I have read both books in this series many years ago and recall that I liked the 2nd book in the series better and thought I much preferred Eleanor, the cousin, to Madeline, the duchess.
And I have to say that impression still is correct. I just like the cousin's character better.
Madeline, the duchess or future duchess, was born into nobility and knew that she was "better" than everyone else. She met Gabriel, a lord without a fotrune to go with his title and they fell madly in love. Madeline was the managing type because she had to with her irresponsible father and by nature she was the managing sort. Gabriel a proud man that he was did not want to be managed by his rich wife-to-be so he gambled big to win a fortune, thus gaining himself more bargaining chips in the relationship, or so he thought. Madeline hated gambling because of her father. And because of Gabriel's gambling, reason be damned, she broke off the engagement and ran off to the continent with her cousin Eleanor. 4 years later, they returned to England. And so the story begins.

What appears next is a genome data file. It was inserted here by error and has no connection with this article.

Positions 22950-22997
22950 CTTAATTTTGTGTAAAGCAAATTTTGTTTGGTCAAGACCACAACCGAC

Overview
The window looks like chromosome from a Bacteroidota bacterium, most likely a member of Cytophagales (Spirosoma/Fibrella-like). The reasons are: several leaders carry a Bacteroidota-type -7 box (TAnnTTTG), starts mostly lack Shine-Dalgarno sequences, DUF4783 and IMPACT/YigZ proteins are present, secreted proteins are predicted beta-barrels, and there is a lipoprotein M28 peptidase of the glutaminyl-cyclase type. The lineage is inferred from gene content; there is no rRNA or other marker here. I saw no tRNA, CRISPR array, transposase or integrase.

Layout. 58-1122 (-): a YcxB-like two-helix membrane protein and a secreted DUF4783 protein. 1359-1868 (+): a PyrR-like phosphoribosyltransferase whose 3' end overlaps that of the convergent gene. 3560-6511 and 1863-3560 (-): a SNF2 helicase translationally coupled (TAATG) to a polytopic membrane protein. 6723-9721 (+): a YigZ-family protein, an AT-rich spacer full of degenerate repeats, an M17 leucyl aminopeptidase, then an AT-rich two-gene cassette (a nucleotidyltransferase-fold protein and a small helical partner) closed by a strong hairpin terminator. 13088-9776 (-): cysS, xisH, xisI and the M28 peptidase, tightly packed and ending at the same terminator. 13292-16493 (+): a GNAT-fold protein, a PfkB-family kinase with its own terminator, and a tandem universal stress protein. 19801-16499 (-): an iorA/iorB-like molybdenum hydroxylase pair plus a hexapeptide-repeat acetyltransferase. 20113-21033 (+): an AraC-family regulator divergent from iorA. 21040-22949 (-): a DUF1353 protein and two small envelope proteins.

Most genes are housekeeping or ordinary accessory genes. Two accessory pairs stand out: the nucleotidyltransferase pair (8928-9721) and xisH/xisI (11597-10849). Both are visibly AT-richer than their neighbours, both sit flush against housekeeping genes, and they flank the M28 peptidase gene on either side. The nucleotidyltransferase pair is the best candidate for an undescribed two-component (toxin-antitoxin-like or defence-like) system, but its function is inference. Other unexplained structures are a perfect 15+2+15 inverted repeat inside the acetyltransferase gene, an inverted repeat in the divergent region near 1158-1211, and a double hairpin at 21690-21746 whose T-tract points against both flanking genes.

Typical of Christina Dodd, or typical of how I usually view her books, I like her characters and enjoy her writing immensely, but the plots sucked big time. She created 2 headstrong characters with Madeline and Gabriel, their relationship a volatile and therefore passionate one. Both needed the control and had pride enough to fill the atlantic ocean. I appreciated that. Madeline is not my usual favorite but while being strong and opinionated, she was not a shrew. For Gabriel and Madeline, it is a battle of will. Gabriel must "conquer" Madeline and Madeline while fighting admirably and adequately, was secretly hoping to be conquered. I imagine this type of relationship is not for everyone but I at least could respect both characters. I like whenever Gabriel and Madeline were together in the book. The scenes sizzle with heat.
But the plot....the "changing places" plot on Madeline's part, and the secret revenge plan Gabriel had on a "villlain" for his brother's death were both failing attempts. They provided the backdrop for the story but did very little for the relationship. In essence, the relationship is a by-product of the plots. For a romance novel, it should be the other way around: the ultimate goal is to bring the lead characters together. And the plots are there to faciliate the relationship. I was able to skim-read the book at lightening speed because there is no need to read about the revenge or the changing place bits. They were just not relevant. And for this, the book can only be a mediocre 3 stars read. Quite a shame, knowing how easy and enjoy a read Christina Dodd can actually be, and quite a waste of a pair of good leads.